There is no atmosphere, no fluid medium out here in outer space to carry away your screaming, it simply reverberates inside your helmet. Your space pen is running out of ink, so you can’t even commit your experience to the page, but you scratch away anyway. You’ll run out of oxygen before you run out of things to say, and future scientists may thank you for your effort if they ever recover your body.
Your tether snapped on a routine excursion, so now you’re just floating away from the hatch at a contemplative one and a half meters per second. There’s plenty of time to consider everything you did wrong. You’ve got hours for your life to flash before your eyes in slow motion.
The radio crackles. They’re going to do everything they can to save you. Just sit tight and stay calm. They’ll tell you the plan once they have one. No ETA on that yet. Over and out.
The capsule is getting smaller, quickly overwhelmed by the dark side of the earth. Its tiny blinking lights are becoming harder to distinguish from the twinkling cities on the surface. They mean well, those tiny faraway people of Mission Control, but they can’t do anything to help you all the way out here.
You’re adrift, too far gone for anyone to help you, and you have so much time to examine the rest of your life. At best, you will keep breathing until the end, but that could be days from now with your redundant oxygen tanks. Days of slowly drifting deeper into the blackness of empty space, weightless in the void that surrounds you.
There were a lot of ways that it all could end, but they all came down to this, eventually. Just you, slowly running out of air, thinking about your short, meaningless life and how very far away from you everything and everybody on earth really is. There are two kinds of people in the known universe: there’s everyone else, and then there’s you. As the planet shrinks before you, you realize that all of humanity is encapsulated in that one pale blue dot, everyone except for you.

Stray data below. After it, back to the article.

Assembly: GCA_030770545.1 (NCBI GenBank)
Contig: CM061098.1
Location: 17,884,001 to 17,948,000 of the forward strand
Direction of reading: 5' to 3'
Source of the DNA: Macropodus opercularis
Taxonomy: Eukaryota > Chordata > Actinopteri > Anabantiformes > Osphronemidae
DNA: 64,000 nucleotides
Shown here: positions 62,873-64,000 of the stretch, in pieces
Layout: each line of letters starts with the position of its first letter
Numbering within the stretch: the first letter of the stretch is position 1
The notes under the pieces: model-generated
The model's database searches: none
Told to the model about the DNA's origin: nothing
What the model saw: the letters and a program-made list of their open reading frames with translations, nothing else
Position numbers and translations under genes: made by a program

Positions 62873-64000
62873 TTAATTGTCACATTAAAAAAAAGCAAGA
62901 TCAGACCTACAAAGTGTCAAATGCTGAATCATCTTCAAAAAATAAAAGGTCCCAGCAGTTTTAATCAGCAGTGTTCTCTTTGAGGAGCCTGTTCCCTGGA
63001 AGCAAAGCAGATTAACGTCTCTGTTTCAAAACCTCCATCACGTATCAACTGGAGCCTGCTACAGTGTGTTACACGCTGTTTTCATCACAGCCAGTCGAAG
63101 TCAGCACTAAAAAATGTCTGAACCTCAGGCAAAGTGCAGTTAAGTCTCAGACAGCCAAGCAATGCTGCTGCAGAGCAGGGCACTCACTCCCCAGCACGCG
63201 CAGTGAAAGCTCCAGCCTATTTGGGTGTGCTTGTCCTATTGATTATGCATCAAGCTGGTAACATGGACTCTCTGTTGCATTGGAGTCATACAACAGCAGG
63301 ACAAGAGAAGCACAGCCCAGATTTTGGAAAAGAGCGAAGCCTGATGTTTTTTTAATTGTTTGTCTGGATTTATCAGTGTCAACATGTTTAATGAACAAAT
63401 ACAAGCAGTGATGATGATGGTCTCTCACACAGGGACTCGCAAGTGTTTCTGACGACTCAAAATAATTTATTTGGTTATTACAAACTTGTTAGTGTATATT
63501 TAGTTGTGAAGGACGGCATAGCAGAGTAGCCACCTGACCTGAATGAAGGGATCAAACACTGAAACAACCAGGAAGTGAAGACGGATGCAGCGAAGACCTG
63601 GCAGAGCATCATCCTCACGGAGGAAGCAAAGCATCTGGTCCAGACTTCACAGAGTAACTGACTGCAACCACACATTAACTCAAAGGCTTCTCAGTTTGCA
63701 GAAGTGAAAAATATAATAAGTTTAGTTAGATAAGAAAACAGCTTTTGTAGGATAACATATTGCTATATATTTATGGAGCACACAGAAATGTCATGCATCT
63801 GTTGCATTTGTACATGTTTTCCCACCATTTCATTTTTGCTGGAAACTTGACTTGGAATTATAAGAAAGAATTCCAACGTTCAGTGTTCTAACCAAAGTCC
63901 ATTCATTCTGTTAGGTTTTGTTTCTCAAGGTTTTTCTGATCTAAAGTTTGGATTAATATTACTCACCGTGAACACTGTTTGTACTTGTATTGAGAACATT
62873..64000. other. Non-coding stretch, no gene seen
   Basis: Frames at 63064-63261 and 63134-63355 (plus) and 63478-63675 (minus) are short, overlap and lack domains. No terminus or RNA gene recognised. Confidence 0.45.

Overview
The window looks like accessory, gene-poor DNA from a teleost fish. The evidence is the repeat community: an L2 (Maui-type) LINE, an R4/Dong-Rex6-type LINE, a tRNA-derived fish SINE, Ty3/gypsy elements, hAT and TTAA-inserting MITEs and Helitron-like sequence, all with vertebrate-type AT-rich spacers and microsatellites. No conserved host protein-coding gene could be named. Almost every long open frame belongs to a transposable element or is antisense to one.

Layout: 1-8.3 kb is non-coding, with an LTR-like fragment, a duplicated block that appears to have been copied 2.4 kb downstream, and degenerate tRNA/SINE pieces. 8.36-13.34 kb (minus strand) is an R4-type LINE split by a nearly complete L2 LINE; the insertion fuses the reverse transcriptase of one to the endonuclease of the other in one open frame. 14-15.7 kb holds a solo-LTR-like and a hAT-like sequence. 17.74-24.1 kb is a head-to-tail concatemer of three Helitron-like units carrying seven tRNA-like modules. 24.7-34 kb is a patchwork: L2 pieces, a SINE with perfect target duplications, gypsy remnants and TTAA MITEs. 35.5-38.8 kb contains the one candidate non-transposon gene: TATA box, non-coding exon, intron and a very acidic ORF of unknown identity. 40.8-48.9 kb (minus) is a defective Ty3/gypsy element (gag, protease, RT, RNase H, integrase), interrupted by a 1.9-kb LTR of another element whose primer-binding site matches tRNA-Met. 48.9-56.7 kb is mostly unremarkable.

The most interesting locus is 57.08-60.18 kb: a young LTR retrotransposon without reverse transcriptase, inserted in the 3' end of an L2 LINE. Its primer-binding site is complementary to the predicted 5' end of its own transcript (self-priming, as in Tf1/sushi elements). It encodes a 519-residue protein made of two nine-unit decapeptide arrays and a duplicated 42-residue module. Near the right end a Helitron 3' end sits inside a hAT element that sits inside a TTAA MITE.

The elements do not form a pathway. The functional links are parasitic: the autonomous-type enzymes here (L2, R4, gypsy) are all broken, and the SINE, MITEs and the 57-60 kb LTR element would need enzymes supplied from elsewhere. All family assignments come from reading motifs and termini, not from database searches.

You are alone.
You will never again read a book on a crowded bus, never share a brief moment of awkward eye contact with a stranger in the bathroom, never feel that first flutter of attraction with someone you’re just getting to know, never wave somebody in on the highway at rush hour because you were having a pretty good day. All you will ever see is blackness, all you will ever hear is silence, all you will ever feel is cold, all you will ever write is nothing.
You’ve nearly bled your second pen dry trying in vain to describe the experience, and for whom? Finding you out here would be like finding a needle in a haystack if the needle were three hydrogen atoms and the haystack were the whole African continent. You are an ever-diminishing speck in an infinite darkness, lost in thought and lost in space.
Even silence has a sound, once you strip away all of the others. It starts as a light ringing, like pink noise from a television in the other room, but tinnitus turns to tintinnabulations with nothing else to contextualize its sonic scale, or maybe it’s just the perpetually decaying overtones of your last desperate cry for help, all those hours ago. The roar of nothingness is deafening when there’s nothing left to temper it, and you want to scream again if only to disturb the monotony of having nothing else to dwell on but your fate and the slow, sad end of your short, pitiful life.
Now your home planet is nothing more than the black absence of stars, a perfect circle of negative space the size of a quarter if you held it at arm’s length. Soon, you’ll lose track of it altogether, and your one tangible point of reference will be lost and gone forever. You will never touch anything but the inside of your spacesuit, never smell anything but the fear in your own recirculated sweat, never taste anything but the dull brown musk of the roof of your mouth.
You’re almost out of ink entirely when the radio squawks you out of your stupor. It’s Mission Control and they have a plan to bring you home. They just need you to sit tight and remain calm for about six more hours while they test the equipment and run preflight checks.
Only six more hours of this, and maybe it’ll all be over.